“What about the slow-growth rich world? … Many of globalization’s most vocal supporters have justified the loss of manufacturing jobs in the West on the ground that the rich world will maintain an edge in innovation; the clever jobs will stay at home. Emerging economies are not merely challenging that lead in innovation. They are unleashing a wave of low-cost, disruptive innovations that will, as they spread to the rich world, shake many industries to their foundations. All sorts of chief executives will scream for protection. Change will indeed be painful for incumbents, as disruptive innovation always is. But cheaper goods and services will be a blessing for Western consumers, who are likely to face years of slow income growth. It could also be good news for rich-world governments, which are plagued with deficits even before the baby-boomers begin to retire. Frugal innovation may well prevent America’s health-care system (which already consumes 17% of its GDP) from swamping the rest of the economy. Clever ways of applying economies of scale and scope in new ways could boost public-sector productivity.”
The Economist concludes that emerging market innovation is a good thing because it “will encourage, rather than undermine, innovation in the rich world.” A second article attempts to explain why “countries that were until recently associated with cheap hands now becoming leaders in innovation” [“The world turned upside down,” The Economist, 15 April 2010].
“The most obvious reason is that the local companies are dreaming bigger dreams. Driven by a mixture of ambition and fear—ambition to bestride the world stage and fear of even cheaper competitors in, say, Vietnam or Cambodia—they are relentlessly climbing up the value chain. Emerging-market champions have not only proved highly competitive in their own backyards, they are also going global themselves. The United Nations World Investment Report calculates that there are now around 21,500 multinationals based in the emerging world. The best of these, such as India’s Bharat Forge in forging, China’s BYD in batteries and Brazil’s Embraer in jet aircraft, are as good as anybody in the world. The number of companies from Brazil, India, China or Russia on the Financial Times 500 list more than quadrupled in 2006-08, from 15 to 62. Brazilian top 20 multinationals more than doubled their foreign assets in a single year, 2006. At the same time Western multinationals are investing ever bigger hopes in emerging markets. They regard them as sources of economic growth and high-quality brainpower, both of which they desperately need.”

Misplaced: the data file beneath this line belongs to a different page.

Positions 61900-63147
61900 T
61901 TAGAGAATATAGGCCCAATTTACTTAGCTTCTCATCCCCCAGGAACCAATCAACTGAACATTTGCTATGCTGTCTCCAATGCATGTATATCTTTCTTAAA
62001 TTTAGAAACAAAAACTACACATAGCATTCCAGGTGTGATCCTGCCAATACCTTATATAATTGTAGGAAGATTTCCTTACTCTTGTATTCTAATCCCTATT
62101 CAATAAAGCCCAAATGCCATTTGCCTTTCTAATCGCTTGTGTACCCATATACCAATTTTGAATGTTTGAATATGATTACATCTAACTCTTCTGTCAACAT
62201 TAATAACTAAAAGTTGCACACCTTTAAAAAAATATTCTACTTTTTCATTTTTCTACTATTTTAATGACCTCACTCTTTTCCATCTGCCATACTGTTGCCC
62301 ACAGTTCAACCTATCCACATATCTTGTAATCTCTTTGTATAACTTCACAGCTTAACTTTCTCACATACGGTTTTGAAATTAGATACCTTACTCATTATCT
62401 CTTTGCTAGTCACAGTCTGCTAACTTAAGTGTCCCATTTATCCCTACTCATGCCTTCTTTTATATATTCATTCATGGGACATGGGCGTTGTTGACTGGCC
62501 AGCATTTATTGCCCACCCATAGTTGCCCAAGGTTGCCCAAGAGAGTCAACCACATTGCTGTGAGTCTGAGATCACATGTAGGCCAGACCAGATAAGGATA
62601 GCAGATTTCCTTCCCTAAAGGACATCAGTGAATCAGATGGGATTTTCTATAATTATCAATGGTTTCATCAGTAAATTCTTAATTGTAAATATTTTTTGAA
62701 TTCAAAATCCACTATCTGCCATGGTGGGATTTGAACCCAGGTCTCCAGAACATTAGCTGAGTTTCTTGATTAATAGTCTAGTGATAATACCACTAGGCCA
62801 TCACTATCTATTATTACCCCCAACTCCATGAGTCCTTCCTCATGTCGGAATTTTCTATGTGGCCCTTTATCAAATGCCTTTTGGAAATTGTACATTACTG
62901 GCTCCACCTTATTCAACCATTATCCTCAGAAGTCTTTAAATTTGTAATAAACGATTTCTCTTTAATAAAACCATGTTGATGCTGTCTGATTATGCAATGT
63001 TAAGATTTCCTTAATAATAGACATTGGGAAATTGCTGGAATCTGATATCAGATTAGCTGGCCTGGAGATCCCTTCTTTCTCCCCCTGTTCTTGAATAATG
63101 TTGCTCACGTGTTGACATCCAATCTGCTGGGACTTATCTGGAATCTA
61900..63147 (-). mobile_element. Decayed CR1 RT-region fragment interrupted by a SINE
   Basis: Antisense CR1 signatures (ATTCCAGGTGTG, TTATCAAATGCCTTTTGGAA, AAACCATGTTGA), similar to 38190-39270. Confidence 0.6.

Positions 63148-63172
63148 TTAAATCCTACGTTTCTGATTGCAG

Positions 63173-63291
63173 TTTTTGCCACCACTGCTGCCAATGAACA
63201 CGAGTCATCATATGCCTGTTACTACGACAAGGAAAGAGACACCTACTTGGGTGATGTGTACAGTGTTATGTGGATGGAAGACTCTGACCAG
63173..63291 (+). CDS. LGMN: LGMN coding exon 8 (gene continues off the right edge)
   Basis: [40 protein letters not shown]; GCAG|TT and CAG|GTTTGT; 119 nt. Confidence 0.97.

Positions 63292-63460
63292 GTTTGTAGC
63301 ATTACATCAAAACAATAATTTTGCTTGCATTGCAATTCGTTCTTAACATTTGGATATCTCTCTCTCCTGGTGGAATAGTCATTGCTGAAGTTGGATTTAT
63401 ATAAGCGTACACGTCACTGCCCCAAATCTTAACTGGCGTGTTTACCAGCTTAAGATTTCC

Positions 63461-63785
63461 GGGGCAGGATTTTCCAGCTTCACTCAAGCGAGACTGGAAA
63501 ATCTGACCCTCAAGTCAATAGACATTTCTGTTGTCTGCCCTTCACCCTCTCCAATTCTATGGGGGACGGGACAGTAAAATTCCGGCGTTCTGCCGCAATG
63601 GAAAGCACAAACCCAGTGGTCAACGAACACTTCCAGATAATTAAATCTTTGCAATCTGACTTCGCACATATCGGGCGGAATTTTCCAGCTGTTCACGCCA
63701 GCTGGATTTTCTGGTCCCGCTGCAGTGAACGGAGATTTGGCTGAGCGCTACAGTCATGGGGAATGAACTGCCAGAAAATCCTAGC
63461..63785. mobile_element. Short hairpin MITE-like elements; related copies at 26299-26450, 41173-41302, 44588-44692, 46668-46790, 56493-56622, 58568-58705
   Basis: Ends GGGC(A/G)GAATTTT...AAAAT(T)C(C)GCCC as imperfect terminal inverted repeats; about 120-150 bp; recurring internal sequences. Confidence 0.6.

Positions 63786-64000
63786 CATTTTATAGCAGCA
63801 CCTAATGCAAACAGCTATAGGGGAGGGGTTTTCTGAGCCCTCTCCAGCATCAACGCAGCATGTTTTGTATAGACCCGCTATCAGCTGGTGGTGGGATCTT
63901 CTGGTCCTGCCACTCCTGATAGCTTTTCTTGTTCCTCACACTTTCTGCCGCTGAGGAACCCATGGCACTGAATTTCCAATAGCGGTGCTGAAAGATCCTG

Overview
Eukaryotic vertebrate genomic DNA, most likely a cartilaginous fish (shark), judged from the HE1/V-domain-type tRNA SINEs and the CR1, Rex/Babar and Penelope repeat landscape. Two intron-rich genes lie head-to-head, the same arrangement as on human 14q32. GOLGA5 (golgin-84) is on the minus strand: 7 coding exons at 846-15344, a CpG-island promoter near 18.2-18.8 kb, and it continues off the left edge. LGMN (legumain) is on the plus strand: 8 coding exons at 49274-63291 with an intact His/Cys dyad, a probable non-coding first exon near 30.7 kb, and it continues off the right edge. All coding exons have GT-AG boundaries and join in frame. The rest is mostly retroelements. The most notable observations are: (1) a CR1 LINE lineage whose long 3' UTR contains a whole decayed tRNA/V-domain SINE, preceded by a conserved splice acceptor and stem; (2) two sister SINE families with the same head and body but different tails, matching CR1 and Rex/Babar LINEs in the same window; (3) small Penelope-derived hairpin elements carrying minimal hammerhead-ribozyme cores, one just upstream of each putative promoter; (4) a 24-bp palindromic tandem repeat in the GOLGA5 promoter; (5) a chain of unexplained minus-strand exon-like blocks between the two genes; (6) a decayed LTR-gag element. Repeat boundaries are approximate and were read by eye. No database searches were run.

The article goes on to note that many emerging market countries have been spending their money on their most important resource — people. China and India continue to crank out graduates in science and engineering. As a result, “the world’s biggest multinationals are becoming increasingly happy to do their research and development in emerging markets.”